Economies and markets everywhere are becoming
increasingly globalised, and there’s no way of getting around the fact that
pairing up with foreign firms is a great way to enhance your own firm’s
business prospects. Whether it’s in the form of a white labelling deal that
could expand your product’s reach or simply the provision of expert, local
advice, there are many ways in which working with foreign firms can play out in
Structure of the deal
First off, it’s vital to make sure that you get it
clear from the outset – and in writing – exactly what the scope of the
partnership will be. This is important because there are so many different
guises that an international partnership can take and getting that mixed up at
this early stage could cause havoc. If one party is going to be promoting the
other party’s product or service, for example, it’s important to establish
whether this will be on a white labelling basis — whereby the promoting party
can put their branding stamp on the product — or not.
It’s also important to flesh out when the deal ends,
and whether or not either party can terminate it early. This sort of thing is
important in any context, of course, but it’s even more important when the deal
is international. Language
barriers might mean that misinterpretations can occur, for example, while
contract law rights which you have here in Britain might not exist abroad.
While analysing the structure of any deal is
important, it’s also sensible to not be entirely gloomy about the scope and
potential of an international partnership. International partnerships can also
give companies amazing boosts in terms of knowledge sharing. In the case of
firms from the UK looking to do clinical trials in China, an international
partnership with a China clinical research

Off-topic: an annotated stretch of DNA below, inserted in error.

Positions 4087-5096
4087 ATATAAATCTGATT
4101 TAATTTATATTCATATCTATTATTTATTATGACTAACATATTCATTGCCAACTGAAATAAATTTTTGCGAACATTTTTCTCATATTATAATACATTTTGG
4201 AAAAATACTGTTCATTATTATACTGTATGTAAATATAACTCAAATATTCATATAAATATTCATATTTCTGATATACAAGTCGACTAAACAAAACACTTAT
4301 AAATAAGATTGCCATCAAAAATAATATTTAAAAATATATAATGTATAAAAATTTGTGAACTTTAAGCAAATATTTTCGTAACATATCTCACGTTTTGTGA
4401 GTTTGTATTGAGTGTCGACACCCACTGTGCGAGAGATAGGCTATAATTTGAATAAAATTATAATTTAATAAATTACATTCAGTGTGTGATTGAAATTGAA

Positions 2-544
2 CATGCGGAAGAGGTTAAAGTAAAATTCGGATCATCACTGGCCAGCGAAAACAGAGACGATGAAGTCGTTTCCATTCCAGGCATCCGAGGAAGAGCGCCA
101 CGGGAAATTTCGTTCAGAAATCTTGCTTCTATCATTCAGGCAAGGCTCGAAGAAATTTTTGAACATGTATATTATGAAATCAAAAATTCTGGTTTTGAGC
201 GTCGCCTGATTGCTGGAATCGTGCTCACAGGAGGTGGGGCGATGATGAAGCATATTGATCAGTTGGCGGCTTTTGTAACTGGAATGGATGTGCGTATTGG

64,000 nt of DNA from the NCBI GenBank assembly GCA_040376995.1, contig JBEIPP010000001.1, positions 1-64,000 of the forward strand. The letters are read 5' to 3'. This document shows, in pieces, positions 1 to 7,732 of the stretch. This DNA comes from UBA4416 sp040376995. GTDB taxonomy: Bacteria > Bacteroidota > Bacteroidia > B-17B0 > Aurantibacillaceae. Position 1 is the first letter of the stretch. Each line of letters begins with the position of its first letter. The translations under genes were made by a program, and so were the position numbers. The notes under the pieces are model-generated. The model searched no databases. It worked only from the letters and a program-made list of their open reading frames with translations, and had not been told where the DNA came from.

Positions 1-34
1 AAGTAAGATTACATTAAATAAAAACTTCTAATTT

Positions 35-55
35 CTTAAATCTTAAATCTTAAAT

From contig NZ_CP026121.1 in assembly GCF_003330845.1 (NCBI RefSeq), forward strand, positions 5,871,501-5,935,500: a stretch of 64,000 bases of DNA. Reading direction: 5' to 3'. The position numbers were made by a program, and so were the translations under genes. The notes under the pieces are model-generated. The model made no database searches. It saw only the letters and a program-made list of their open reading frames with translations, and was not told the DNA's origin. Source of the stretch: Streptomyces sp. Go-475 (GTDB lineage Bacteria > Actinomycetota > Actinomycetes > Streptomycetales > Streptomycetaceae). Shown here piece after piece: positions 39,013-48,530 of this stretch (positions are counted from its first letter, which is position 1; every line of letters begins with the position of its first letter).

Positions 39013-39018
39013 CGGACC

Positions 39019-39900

organisation can help to navigate medical regulations, which are vital for
achieving product approval. There are countless examples of situations like
this in many sectors and industries, so it’s always worth looking into.
More than one?
Depending on the industry you work in, it may be prudent
to avoid putting all of your eggs in one basket. That’s because the
international economy is so fast-moving and dynamic, and your priorities – and
revenue sources – can change at any time. So, it could be worth steering clear
of any international partnerships which include clauses restricting your
ability to pair up with other firms – unless, of course, this is something that
works for you in your sector.
Working with foreign
firms can be both wonderful and a minefield – and as a savvy business leader,
it’s your job to ensure that it’s mostly the former and rarely, if ever, the latter.
A foreign firm may be able to provide you with market access or unique advice,
and that’s to be celebrated. However, it could also end up limiting your
options, or cause you to sign a contract which ends up not meeting your needs.
By being careful and prudent, you can ensure your deals are as suitable for you